She was the elegant, ultra-cool and sometimes cruel Lady Mary of “Downton,” known for her romance with the dashing Matthew Crawley and her putdowns of her homelier sister Edith.
Her new role as a crack-smoking ex-con, con woman, thief and vagabond drifter in “Good Behavior” would appear to be one of those career moves an actor or actress makes in the wake of a notable role that is supposed to demonstrate the full range of his or her abilities and make them resistant to typecasting. Although Lady Mary had her secrets and schemes, she was nothing like Letty Raines, the flawed character Dockery plays in “Good Behavior” (the title being ironic, evidently).
For openers, she's a southern American, not a British aristocrat. In “Good Behavior,” you will see the actress formerly known as Lady Mary in all sorts of compromising positions -- drinking, drugging, shoplifting, burglarizing hotel rooms, picking pockets and having steamy, explicit sex.
With this show, and last summer's “Animal Kingdom” starring Ellen Barkin as the grotesque matriarch of a southern California family of criminals, TNT seems to be doing its best to become basic cable's next FX. It is a dubious goal that should be rethought.
The characters in “Good Behavior” even have a predilection for four-letter words, some that you are allowed to say on basic cable these days and others that you are not. They utter the f-word rather frequently, for example, but the word is not heard (although you don’t have to be an expert lip-reader to figure it out). Presumably, it gets restored in the streaming and on-demand versions of the show.
Much will be made by critics and viewers about Michelle Dockery's transformation from wealthy castle-dweller to flawed, drug-addicted grifter. She is not a letdown in the role, but the show itself is -- a letdown, I mean.
It's one of those “character study” shows that invite us, in this particular instance, to wallow in the swamp that is Letty's life. She is newly sprung from jail. She works as a waitress in a diner in North Carolina where obnoxious men hit on her and part of her duties is to clean toilets. She has a parole officer named Christian who seems to have Letty’s best interests at heart.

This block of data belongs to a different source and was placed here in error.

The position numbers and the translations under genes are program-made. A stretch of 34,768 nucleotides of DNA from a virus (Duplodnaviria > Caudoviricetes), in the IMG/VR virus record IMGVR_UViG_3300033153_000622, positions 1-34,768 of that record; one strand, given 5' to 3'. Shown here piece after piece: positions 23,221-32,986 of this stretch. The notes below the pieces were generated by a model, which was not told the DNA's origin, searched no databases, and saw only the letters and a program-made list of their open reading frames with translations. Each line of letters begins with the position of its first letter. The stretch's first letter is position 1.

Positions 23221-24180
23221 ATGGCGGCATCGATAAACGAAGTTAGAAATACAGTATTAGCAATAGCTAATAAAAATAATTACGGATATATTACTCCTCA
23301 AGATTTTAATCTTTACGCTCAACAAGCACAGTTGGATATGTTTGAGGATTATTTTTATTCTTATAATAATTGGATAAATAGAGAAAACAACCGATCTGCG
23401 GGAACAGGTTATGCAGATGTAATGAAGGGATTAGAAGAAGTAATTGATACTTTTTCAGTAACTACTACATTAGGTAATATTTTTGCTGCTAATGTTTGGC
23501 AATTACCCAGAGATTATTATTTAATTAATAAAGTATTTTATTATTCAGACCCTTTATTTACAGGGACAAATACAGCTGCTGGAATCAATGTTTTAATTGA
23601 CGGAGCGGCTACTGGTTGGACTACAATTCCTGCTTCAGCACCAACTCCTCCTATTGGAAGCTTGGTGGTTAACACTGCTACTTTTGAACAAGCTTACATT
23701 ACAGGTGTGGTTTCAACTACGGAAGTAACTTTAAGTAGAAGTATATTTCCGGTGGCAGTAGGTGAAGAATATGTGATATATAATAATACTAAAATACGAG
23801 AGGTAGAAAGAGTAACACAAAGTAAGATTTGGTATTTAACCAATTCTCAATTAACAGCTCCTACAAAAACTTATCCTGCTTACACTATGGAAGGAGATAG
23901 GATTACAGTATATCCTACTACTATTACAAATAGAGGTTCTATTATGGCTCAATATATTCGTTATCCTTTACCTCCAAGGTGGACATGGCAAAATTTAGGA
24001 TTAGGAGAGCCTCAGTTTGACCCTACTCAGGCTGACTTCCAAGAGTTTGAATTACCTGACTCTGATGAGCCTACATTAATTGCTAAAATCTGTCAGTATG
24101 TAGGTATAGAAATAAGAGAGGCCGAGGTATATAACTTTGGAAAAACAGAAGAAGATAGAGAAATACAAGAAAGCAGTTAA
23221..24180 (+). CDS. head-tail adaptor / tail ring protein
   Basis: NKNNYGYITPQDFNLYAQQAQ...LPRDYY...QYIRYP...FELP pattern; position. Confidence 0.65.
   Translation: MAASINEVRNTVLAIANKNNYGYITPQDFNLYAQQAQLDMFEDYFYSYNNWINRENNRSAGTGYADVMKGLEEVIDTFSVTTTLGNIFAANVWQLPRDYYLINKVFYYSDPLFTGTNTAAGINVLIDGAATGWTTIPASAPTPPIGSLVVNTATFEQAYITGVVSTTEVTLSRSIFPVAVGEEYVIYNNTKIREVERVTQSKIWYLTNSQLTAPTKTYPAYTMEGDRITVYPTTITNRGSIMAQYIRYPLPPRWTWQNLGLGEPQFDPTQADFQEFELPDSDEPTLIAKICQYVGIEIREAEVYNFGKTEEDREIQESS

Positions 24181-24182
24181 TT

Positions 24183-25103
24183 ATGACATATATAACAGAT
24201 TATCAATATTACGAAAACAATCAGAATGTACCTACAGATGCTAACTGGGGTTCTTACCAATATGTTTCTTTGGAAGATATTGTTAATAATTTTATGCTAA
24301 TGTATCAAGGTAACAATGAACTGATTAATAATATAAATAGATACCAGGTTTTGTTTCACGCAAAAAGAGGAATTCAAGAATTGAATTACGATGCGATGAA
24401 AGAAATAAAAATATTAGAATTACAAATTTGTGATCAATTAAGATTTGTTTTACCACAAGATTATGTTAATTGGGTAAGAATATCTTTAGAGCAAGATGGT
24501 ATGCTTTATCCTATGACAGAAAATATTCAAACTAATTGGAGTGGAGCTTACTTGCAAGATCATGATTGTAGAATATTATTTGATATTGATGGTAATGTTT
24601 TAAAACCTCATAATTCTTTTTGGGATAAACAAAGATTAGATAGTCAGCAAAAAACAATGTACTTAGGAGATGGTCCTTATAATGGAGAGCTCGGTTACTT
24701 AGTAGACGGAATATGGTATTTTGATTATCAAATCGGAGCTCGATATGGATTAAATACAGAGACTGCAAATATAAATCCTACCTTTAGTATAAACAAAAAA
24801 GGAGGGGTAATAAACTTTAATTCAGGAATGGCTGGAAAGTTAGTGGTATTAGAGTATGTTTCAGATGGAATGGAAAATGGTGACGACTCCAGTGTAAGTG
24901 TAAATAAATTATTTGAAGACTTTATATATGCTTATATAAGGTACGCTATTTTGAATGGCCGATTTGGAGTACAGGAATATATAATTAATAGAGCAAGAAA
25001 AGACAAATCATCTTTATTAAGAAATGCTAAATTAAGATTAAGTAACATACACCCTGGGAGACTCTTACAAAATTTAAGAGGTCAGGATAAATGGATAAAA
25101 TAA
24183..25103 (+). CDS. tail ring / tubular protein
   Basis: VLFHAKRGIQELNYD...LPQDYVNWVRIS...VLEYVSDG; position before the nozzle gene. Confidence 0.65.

She has a son who a court-mandated restraining order prohibits her from visiting. The son lives with Letty's mother, who apparently detests her. Letty struggles with addictions to alcohol and drugs, and often listens to various self-help audio products designed to inspire her to resist the temptations of hard liquor and crack cocaine. In the show, she is seen listening to these recordings while -- irony of ironies -- consuming these very same substances.
In the premiere episode (the first of two airing back-to-back on premiere night next Tuesday), Letty becomes involved with a contract killer, putting her in a position to become an accessory to one or more murders, when she would prefer to restrict her criminal activities to simple grifting and pickpocketing.
The show suffers from moments of clichéd writing and faulty storytelling. People’s actions and behaviors don’t often make a whole lot of sense, nor do certain plot devices.
For example, Letty becomes trapped in a hotel closet during one of her burglaries and overhears the contract killer making final arrangements with a client. He falls asleep and she sneaks out. The sound of a heavy hotel door opening and closing just a few feet away from where he is sleeping doesn’t seem to wake him or make him stir in any way. The scene was one of many that do not play credibly.
The life of Letty Raines is certainly an unhappy one. It is an addict’s journey of seedy motel rooms and truck-stop drug deals. And it rains a lot too. Why TNT feels anyone will care to join Letty on her miserable life’s journey is anybody’s guess.
“Good Behavior” premieres Tuesday (Nov. 15) at 9 p.m. Eastern on TNT.